Requests for Pathology Specimens: Medical and Legal Guidelines

David B. Troxel, MD, Medical Consultant to The Doctors Company

When you receive requests for pathology specimens—original tissue slides, blocks, or cytology smears—remember that these are irreplaceable materials that may become evidence in a malpractice claim. Failure to follow the steps outlined in this article may result in the loss or destruction of critical information needed for claims involving the laboratory, practice, or individual physician and might also prompt subsequent claims for spoliation of evidence.

Pathology specimens are the property of the laboratory to which they are submitted. Pathologists are legally obliged to use such materials for patient benefit and have an added responsibility to maintain them in a safe and secure environment in accordance with federal and state privacy laws and standards of care.

It is necessary upon receipt of any inquiry to separate requests for specimens into medical and legal categories. Knowing how to respond will help safeguard these specimens and minimize your potential liability exposure. All requests require the written authorization of the patient, a valid subpoena, or other court order. You are strongly encouraged to consult with your personal or corporate counsel or The Doctors Company designated patient safety risk manager to ensure that the inquiry complies with legal requirements and to obtain guidance on preparing an appropriate response.

Medically Motivated Requests

Medical requests may be generated for continuity of care issues or be necessary for follow-up of medical conditions. Patients may relocate or choose a new doctor who may want (or need) to confirm a previous diagnosis or other medical history details. Specialty referrals to another medical center constitute yet another of the need-to-know scenarios.

However, even when a request appears to be purely medical, you must take steps to preserve original, irreplaceable materials—to the extent possible—in the event that providing the requested information might lead to a claim or a lawsuit against you or another clinician.

If only histopathology slides are requested, prepare recuts, and label them as such to avoid any confusion with the original slides in the event of litigation. Examine the slides for comparability. If they are comparable, send only the recuts and a copy of your report. Retain the original slides. Document the chart with the request and a written notation indicating how you responded to the inquiry.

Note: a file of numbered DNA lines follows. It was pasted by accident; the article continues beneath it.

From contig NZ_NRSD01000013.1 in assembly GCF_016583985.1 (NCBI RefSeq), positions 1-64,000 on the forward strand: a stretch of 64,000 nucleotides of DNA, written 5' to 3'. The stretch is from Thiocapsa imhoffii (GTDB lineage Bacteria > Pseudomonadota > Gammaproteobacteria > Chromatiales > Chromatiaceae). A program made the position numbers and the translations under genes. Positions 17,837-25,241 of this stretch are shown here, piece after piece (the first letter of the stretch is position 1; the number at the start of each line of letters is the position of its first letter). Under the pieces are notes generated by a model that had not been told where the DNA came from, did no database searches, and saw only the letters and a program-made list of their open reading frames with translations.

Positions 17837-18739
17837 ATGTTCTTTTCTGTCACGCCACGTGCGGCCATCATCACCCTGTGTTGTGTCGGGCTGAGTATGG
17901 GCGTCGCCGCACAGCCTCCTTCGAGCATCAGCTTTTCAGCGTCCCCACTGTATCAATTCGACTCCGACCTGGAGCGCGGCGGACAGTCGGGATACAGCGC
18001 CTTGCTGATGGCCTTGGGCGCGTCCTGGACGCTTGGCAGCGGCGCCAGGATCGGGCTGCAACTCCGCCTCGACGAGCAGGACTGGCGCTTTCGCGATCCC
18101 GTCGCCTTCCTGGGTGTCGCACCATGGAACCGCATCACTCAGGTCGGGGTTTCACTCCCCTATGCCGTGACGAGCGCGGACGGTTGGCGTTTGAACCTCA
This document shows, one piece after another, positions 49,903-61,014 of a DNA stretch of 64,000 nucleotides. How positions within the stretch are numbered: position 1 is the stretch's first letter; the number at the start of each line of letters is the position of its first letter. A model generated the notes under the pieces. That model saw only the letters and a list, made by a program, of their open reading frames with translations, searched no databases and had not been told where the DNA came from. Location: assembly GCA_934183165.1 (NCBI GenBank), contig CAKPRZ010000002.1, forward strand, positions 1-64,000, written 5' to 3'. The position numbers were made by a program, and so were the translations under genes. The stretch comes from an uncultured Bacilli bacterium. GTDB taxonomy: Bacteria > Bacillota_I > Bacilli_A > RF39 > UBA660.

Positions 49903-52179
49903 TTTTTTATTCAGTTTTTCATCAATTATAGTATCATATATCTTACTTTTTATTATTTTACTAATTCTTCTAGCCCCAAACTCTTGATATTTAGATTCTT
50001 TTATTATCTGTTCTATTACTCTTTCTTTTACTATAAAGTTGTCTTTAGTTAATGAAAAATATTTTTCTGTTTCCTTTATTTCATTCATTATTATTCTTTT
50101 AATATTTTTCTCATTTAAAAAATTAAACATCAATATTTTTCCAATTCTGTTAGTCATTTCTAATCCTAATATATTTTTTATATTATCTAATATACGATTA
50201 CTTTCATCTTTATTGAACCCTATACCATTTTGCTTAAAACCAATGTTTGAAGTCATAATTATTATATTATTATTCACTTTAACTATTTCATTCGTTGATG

If your review of the original slides or recuts reveals an error by you or a colleague, you should prepare an amended report. That report should be sent to the original treating physician and to the requesting doctor, along with a letter of explanation. Do not be defensive; merely state the facts objectively. A personal phone call to the original doctor and to the requester is recommended, and such calls should also be documented and dated—preferably in the amended report. Notify The Doctors Company immediately about the possibility of a potential claim when an amended report is issued.

When responding to medically motivated requests, always follow the procedures described below:

  • Include a cover letter specifically indicating what has been sent. Your letter may include a generic checklist of the various materials that are apt to be requested. Leave a space at the bottom for special instructions or comments. See our sample forms for help in drafting a cover letter.
  • State whether the requester may keep the recuts or if he or she should return them.
  • Place a copy of your cover letter in a tickler file, and devise a follow-up system to ensure that any materials you want back are in fact returned. Maintaining such a procedure is well worth the effort in order to help guarantee the integrity of your records and demonstrate due diligence in the event that a claim subsequently arises.
  • Request a copy of any reports issued by the reviewing pathologist. If there is a serious disagreement between you and the reviewing pathologist, inform The Doctors Company immediately, and consider sending the case to an expert consultant for another opinion in consultation with The Doctors Company.

If original slides must be sent because recuts are not comparable, or if irreplaceable items such as cytology smears are requested, you have no choice in purely medical situations but to comply. For original or irreplaceable items, follow these additional steps:

  • Request the prompt return of all original or irreplaceable items.
  • Discuss the process with the requesting party in advance. Document the discussion.
  • Prepare a written agreement for the requesting party to sign. The agreement should acknowledge that the material is the property of the laboratory or medical practice and that it will be returned promptly once the external review is complete.
  • Use a courier for transport whenever possible.